D'Arista's concept borrows from John Maynard Keynes and Harry Dexter White, co-architects of the original Bretton Woods arrangement, but the operating principles are adapted to the greater, faster complexities of today. She calls this new institution an "International Clearing Agency" because it would act as the currency clearinghouse for payments in international trade (the place where exporters and importers exchange one nation's currency for another's). Banks would do the exchanges for them, much the way they use the Federal Reserve as a clearinghouse for all US banking transactions. The ICA would not be a true central bank, since it wouldn't have the power to create money, but many features and functions would be similar. Like a central bank, it would hold the world's reserves, backed by marketable financial assets deposited by the participating nations. This financial base would give it the power to act as lender of last resort in major emergencies and provide temporary liquidity loans to countries in difficulty (just as the Fed routinely lends to commercial banks).

The ICA's central function, however, would be a balancing act among nations and their currencies--keeping the exchange values of currencies within agreed-upon ratios. If a nation tried to capture artificial advantage by letting its currency stray, it would be nudged back in line by its shrinking reserves at the ICA and eventually compelled, more or less automatically, to correct its economic imbalances or face a formal devaluation. Thus the ICA would adjust and stabilize the flows much as the original IMF did. Other times, it would help a country deal with unexpected shocks like commodity-price gyrations or natural disasters. Overall, the agency could discreetly counter the runaway surges in financial activity, just as the Fed is supposed to do. Defending the safety and soundness of the system is in everyone's interest, not just private investors. It's an alternative to the Wild West.

Such an institution would have awesome power, no question about it, but less awesome and arbitrary, I think, than the unaccountable powers that private capital randomly asserts, for self-interested profit, over the affairs of nations. Smaller countries, ironically, might find D'Arista's scheme more attractive because it promises them more sovereign space to pursue their own ideas of economic development. The centers of financial wealth--especially the United States--would likely be the skeptics, since it requires them to surrender much of their ability to manipulate and dominate others. When the United States developed into a truly national economy in the late nineteenth century, it suffered repeated, disastrous financial upheavals that eventually persuaded politicians, albeit reluctantly, to accept the need for a central bank. The question now is whether the world has yet had enough of the chaos and profiteering to accept something similar.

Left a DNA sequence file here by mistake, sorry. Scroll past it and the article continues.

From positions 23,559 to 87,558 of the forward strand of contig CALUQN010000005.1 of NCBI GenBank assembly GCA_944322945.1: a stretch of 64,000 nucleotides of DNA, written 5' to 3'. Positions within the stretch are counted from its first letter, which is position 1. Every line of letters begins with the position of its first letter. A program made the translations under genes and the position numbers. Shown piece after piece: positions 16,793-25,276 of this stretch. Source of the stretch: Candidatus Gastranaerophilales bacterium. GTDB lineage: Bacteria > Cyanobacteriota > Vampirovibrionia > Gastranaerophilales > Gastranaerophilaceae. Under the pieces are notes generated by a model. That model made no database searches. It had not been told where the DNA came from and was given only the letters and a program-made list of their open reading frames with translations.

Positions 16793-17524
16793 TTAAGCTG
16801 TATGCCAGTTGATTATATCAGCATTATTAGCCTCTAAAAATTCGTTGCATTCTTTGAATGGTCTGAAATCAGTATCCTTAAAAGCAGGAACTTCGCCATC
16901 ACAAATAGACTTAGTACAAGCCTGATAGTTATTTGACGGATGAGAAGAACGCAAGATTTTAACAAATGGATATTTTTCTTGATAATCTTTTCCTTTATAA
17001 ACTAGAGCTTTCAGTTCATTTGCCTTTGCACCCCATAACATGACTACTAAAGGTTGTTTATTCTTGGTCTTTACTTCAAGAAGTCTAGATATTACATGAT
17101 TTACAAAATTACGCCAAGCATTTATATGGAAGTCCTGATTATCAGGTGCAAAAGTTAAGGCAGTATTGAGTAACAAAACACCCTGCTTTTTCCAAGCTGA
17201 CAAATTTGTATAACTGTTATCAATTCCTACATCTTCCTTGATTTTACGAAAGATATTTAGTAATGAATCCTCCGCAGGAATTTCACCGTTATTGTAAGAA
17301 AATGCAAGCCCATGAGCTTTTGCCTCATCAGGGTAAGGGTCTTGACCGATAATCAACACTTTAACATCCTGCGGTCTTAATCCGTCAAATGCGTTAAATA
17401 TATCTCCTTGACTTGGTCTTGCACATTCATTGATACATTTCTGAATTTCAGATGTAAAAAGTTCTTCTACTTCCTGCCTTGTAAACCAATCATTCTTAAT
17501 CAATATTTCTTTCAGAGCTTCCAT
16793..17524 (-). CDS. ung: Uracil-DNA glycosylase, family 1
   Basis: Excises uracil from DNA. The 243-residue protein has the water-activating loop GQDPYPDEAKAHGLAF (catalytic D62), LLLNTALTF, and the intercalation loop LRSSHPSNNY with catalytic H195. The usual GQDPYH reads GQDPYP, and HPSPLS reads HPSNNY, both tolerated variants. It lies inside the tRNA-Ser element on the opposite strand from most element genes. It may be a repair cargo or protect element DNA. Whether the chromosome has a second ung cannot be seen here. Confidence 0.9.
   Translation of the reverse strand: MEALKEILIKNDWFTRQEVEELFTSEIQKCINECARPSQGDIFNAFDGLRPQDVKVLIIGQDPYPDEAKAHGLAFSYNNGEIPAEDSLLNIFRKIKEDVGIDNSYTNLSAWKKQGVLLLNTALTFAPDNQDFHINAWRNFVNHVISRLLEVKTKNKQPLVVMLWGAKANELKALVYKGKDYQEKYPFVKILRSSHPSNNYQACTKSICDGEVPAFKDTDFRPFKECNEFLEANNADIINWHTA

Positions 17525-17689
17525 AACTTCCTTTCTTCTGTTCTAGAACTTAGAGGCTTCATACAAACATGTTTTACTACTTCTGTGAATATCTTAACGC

The toughest challenge concerns democratic governance, not financial design. Who would run and control this institution? Wouldn't the same old crowd take over and use it to bully others, as with the IMF? D'Arista has some tentative answers. She proposes a rotating executive committee whose members must insure representation on two levels--population and economic output--so that at least half the world's population would be represented at the table, as would nations that, combined, account for at least half the world's economic output. I suggest two additional levels of representation--the world's regions and the people at large themselves. It's not practical, obviously, to have a popular assembly supervising the global financial system, but here's a radical thought: Why not elections? I can imagine a regular worldwide referendum in which people everywhere vote directly to express themselves--thumbs-up or thumbs-down--on the ICA's performance. A negative vote would force a change in the leadership, much as in parliamentary systems. The same principles might be useful for restructuring control of the IMF and the World Bank (while they exist) or, for that matter, the United Nations and other international forums that lack credibility and power because they do not truly reflect world realities.

These are just ideas, of course. But if nations are serious about the notion that globalization can lead to worldwide democracy, we ought to look at distant horizons and begin asking ourselves how this new democracy might work. The vision is simple: putting people first, instead of behind capital.